As others have said, another problem is a lack of competition. For TV, I have TimeWarner or Satellite. For ISP, I have TimeWarner or AT&T. If I'm getting less service (bandwidth caps), why does my bill stay the same? Why do I have to pay for 100 channels when I only watch 10 of them? The cable companies and ISPs are screwing us because they can.

RE: The Root of the Problem
By Aarnando on 11/5/2008 2:09:48 PM , Rating: 2
The cable companies and ISPs are screwing us because they can.

The only reason they can is because you allow them. Stop subscribing to their services, and they can no longer screw you with their billing.

RE: The Root of the Problem
By Guttersnipe on 11/6/2008 12:36:54 PM , Rating: 2
yup other countries are charging ahead with large pipes for its users, and our isps are capping our already comparatively tiny bandwidth. its insult to injury. and as bandwidth gets every cheaper their complaining really is not believable.

especially in the light that they have conflicts of interest, trying to sell tv/media delivery packages.

yes even at&t is delivering tv over ip (u-verse) and dvr service. so the whole bandwidth hog nonsense is just greed. trying to squeeze more profit by going back on a promise to deliver unlimited service they sold.

Drill here, drill now, pay less!
By Indianapolis on 11/4/2008 9:40:32 AM , Rating: 4
We need to start drilling for our own internet. It doesn't make sense to have so many untapped reserves of internet.

RE: Drill here, drill now, pay less!
By Regs on 11/4/2008 9:47:44 AM , Rating: 2
That made no sense, and yeah I know what you're trying to get at.

RE: Drill here, drill now, pay less!
By Spivonious on 11/4/2008 10:09:15 AM , Rating: 2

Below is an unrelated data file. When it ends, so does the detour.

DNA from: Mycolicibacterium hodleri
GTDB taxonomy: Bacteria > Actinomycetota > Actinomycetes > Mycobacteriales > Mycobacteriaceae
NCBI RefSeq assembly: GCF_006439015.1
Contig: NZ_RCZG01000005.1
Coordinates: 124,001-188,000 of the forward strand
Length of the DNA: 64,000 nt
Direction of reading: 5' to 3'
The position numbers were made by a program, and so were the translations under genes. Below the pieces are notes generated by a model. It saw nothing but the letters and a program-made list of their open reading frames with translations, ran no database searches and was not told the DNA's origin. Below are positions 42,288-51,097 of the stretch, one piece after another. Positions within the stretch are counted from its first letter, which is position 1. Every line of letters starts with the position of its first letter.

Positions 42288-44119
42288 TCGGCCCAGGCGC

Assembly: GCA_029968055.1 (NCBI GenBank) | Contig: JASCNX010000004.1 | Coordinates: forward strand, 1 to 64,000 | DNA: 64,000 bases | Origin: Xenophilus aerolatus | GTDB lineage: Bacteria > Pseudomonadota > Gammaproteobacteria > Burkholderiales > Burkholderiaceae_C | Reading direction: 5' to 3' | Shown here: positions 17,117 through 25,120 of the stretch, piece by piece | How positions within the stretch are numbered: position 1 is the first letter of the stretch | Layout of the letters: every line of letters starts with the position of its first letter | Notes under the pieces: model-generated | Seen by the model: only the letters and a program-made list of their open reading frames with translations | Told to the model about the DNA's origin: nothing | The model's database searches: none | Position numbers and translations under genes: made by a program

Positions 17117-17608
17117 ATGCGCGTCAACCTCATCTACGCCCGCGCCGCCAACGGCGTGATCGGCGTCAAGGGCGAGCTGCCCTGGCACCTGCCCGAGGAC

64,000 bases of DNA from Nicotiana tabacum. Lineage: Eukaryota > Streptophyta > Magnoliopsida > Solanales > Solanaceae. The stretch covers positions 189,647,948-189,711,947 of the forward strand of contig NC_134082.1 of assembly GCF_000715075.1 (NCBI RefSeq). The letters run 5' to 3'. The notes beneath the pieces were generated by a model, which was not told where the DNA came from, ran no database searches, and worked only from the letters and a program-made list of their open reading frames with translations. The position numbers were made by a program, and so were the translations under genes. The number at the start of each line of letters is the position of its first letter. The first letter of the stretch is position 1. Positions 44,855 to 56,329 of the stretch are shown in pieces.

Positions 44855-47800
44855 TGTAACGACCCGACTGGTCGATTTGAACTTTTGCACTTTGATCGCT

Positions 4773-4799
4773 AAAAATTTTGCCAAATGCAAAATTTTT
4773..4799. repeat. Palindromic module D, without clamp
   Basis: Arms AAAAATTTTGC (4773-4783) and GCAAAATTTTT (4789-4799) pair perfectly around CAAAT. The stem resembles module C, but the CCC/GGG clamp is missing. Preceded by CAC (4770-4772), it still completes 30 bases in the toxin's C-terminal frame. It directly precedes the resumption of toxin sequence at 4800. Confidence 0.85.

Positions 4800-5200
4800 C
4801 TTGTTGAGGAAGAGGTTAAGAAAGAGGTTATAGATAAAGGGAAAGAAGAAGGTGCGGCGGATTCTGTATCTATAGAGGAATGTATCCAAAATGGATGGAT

By soydeedo on 11/4/2008 10:43:41 AM , Rating: 2
Finally, something we can agree on, spiv. =)

Though I see your lmao and raise you a rofl.

By FITCamaro on 11/4/2008 12:03:56 PM , Rating: 2
Can we drill for it out in cali-for-ni-ay? Hear there's still a little internet out there.

Lol, like they don't do it already
By dflynchimp on 11/4/2008 8:51:37 AM , Rating: 1
I admit, I'm a heavy bandwidth user, I stream and download alot. There's six people in my house using the internet (cousins living with us), and in the evenings fighting for bandwidth really does get ugly. But if there's one thing I've noticed about our dsl service, it's that AT&T ALREADY LIMITS YOUR BANDWIDTH.

They just don't state it out right. I can understand if with six people streaming off youtube and dloading music the internet slows considerably, but I can't also help but notice that during peak usage out connection gets throttled, A.I cut off sporadically.

I called tech support after one such outtage, and after an Indian voice on the other end named Jerry fed me several things to do to "fix" the connection, all of which I had already tried (unplugging/replugging modem, windows software, etc) the modem magically started to work again and worked flawlessly for the next week or so, before it promptly started the staccato again.

I'm no networking expert, but this stuff ain't rocket science. If I tried every possible way to get a network up and running and it doesn't work, but after a phone call things magically clear up, something's fishy.

RE: Lol, like they don't do it already
By dflynchimp on 11/4/2008 8:55:36 AM , Rating: 2
on the other hand, if AT&T offered different rates for improved and increased bandwidth I'm all for jumping on board. It's not that my household necessarily "abuses" our connection, it's that you can't help but use up 6 times more bandwidth with 6 people accessing the internet at the same time. It's a logical outcome, and if one or two of those 6 people happens to be running p2p or streaming videos then the problem is further compounded.

By mindless1 on 11/4/2008 9:17:08 AM , Rating: 2
Not really, you already have a speed cap and no matter how many people are on simultaneously that cap is still in effect.

Yes you'll inevitably use more bandwidth than with fewer users, but typically not 6X as much.

By mindless1 on 11/4/2008 9:15:02 AM , Rating: 2
1) Implement QOS on your router to regain bandwidth where it's needed most.

2) What you're describing is just as likely to be an intermittent data line connection (physical connector or cable line damage), the level 1 techs you call for support have no control over getting a line working again even if it were being manipulated.

By The0ne on 11/4/2008 10:57:32 AM , Rating: 2